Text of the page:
In July 2004, the 9/11 Commission issued its final report with 41 recommendations to improve the security of the United States. Each recommendation was directly tied to an institutional failure that left the country vulnerable to the attacks on September 11th. Since that time, nearly all of their 41 recommendations have been implemented in whole or in part. A key exception was the one recommendation which the 9/11 Commission believed to be among the most important but also the most difficult to realize – fixing the fragmented congressional oversight of the Department of Homeland Security. HOMELAND CONFUSION examines the critical need for congressional reform and the security implications of inaction.
Search and Seizure: Mapp v. Ohio is the story of one of the most iconic cases in the history of the United States Supreme Court. The story might seem made for TV – after all, it’s got a bomb, gambling, a world famous boxing promoter, a determined heroine and a cop who breaks the rules when they get in his way – but to people that study the Constitution, what makes Mapp v. Ohio really exciting is the 4th Amendment.
The West Point Class of 1967 arrived at the United States Military Academy during the heady days of the early 1960s when it appeared that America was destined for a century of unrivaled success. Four years later, when the members of that class were graduated and commissioned as officers in the United States Army, the country was embroiled in a strange and unpopular war in Southeast Asia. The Class of 1967 paid a high price in that war, yet most stayed strong, bonding as brothers and as soldiers in a way that has endured through to the present.
The new Golden Age of television is now. In the expansive world of modern television, more groundbreaking shows are being created today than ever before. America in Primetime is a 4-part television series for PBS which showcases this iconic American art form.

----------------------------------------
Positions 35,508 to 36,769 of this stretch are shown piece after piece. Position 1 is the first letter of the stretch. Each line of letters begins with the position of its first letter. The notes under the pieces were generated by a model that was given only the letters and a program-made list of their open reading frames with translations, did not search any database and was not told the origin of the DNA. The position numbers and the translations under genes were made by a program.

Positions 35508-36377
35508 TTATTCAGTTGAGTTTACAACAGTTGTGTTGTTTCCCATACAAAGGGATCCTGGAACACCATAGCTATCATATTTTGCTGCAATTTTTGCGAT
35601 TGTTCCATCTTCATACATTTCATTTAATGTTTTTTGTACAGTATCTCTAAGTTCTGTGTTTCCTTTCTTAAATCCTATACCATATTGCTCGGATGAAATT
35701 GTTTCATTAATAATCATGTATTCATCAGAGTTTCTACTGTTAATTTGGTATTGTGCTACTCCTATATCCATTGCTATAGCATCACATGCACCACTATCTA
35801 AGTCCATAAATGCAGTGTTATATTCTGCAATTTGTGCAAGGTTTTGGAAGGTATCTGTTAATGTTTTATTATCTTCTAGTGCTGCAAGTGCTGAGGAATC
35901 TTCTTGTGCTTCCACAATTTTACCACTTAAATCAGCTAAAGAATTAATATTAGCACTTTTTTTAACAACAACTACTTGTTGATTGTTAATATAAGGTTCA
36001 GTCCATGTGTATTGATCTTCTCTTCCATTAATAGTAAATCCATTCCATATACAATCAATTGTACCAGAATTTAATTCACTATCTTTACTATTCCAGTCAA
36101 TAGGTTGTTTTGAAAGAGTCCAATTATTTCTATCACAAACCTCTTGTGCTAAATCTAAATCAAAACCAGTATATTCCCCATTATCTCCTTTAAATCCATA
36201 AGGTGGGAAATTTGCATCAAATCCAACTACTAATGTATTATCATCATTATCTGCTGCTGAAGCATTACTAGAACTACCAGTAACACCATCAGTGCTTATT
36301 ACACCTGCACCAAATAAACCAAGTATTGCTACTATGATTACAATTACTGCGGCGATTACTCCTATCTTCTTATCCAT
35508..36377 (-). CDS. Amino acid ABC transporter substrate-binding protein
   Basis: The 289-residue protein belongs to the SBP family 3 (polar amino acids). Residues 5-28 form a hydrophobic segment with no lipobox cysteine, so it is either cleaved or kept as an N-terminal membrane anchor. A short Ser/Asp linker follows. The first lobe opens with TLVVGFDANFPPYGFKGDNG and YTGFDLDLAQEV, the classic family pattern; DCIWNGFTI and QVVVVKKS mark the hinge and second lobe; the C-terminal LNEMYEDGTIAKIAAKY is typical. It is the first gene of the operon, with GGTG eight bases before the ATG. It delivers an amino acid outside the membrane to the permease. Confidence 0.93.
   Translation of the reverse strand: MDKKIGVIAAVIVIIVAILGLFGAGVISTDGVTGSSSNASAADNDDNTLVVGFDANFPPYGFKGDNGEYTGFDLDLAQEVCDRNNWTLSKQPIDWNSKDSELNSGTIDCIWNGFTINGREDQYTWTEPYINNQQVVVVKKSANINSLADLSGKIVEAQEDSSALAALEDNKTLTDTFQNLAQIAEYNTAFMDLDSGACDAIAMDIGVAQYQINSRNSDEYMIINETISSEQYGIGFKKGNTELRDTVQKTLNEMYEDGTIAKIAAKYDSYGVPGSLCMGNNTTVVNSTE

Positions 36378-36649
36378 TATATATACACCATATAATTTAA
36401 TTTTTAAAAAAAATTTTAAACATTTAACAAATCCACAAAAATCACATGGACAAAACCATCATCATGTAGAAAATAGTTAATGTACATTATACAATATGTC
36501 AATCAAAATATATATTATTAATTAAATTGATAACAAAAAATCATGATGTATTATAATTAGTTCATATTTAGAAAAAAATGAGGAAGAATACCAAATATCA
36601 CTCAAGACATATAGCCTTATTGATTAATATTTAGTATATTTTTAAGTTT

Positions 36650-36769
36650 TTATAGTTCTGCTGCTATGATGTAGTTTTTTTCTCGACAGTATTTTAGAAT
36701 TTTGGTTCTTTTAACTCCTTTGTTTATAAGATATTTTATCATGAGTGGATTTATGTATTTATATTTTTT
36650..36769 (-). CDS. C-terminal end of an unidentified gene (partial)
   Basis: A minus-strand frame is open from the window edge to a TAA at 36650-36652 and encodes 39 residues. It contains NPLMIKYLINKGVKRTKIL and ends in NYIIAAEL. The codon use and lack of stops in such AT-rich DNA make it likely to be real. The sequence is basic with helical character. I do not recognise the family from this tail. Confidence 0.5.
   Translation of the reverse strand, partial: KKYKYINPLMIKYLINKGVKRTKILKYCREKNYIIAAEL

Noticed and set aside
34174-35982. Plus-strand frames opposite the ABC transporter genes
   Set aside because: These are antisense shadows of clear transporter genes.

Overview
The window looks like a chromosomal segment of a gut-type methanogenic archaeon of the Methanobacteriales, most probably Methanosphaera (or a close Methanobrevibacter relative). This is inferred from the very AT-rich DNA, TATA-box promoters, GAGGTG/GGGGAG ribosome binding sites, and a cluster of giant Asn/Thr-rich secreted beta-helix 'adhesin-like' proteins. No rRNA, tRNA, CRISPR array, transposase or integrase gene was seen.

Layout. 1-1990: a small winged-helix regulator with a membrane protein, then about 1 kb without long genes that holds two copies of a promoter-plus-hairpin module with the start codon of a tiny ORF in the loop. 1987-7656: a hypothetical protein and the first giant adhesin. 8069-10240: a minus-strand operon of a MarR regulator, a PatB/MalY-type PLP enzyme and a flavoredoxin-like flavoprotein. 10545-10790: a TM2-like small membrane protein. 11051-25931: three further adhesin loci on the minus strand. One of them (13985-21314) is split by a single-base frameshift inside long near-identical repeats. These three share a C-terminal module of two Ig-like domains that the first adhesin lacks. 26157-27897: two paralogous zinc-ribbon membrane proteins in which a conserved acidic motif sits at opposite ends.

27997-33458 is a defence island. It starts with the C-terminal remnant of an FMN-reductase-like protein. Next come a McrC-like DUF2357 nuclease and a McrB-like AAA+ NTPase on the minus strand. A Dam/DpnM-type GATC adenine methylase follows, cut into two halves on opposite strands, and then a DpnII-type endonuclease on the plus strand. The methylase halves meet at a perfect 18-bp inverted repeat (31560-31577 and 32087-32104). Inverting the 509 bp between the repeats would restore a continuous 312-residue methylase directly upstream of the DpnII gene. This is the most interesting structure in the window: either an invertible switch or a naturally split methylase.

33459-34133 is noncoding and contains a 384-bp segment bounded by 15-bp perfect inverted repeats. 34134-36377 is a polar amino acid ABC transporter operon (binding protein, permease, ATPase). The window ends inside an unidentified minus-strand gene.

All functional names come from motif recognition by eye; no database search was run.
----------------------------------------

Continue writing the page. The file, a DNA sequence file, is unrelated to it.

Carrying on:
In 2008, the presidential candidates agreed that climate change was a critical issue demanding urgent attention. But that national call to action has disappeared and in the past four years public opinion on the climate issue has cooled. This election cycle, the presidential candidates barely discuss climate change. And new studies find that only about half of Americans believe global warming is caused by human activity. What’s behind this dramatic reversal? In Climate of Doubt, FRONTLINE correspondent John Hockenberry of PRI’s The Takeaway explores the inner workings of the movement that changed the debate on climate change.
California has long been known as a land of dreams – a place irresistible to visionaries from all walks of life who come to innovate, create, entertain, and accomplish feats that, in turn, go on to change the world. But dreams don’t just happen – they are made. Built up piece-by-piece, day-by-day.
Dreamland tells the story of one day in California. Filmed simultaneously from dawn until dusk on November 19, 2010, it follows a remarkable ensemble of Californians who are pushing the bounds of the possible.
From the very first shipboard landing by Eugene Ely in 1911 to the latest debates surrounding unmanned aerial vehicles, Angle of Attack: How Naval Aviation Changed the Face of War chronicles the triumphs and challenges that Naval Aviation has faced since its invention, and brings to life the largely untold story of one of the pillars in our national defense structure.
Both a film and video game, The Bill of Rights tells the story of a struggle that nearly tore the country apart before it had really even been established. But out of their compromise came one of our nation’s most central documents and the foundation for some of our most celebrated freedoms.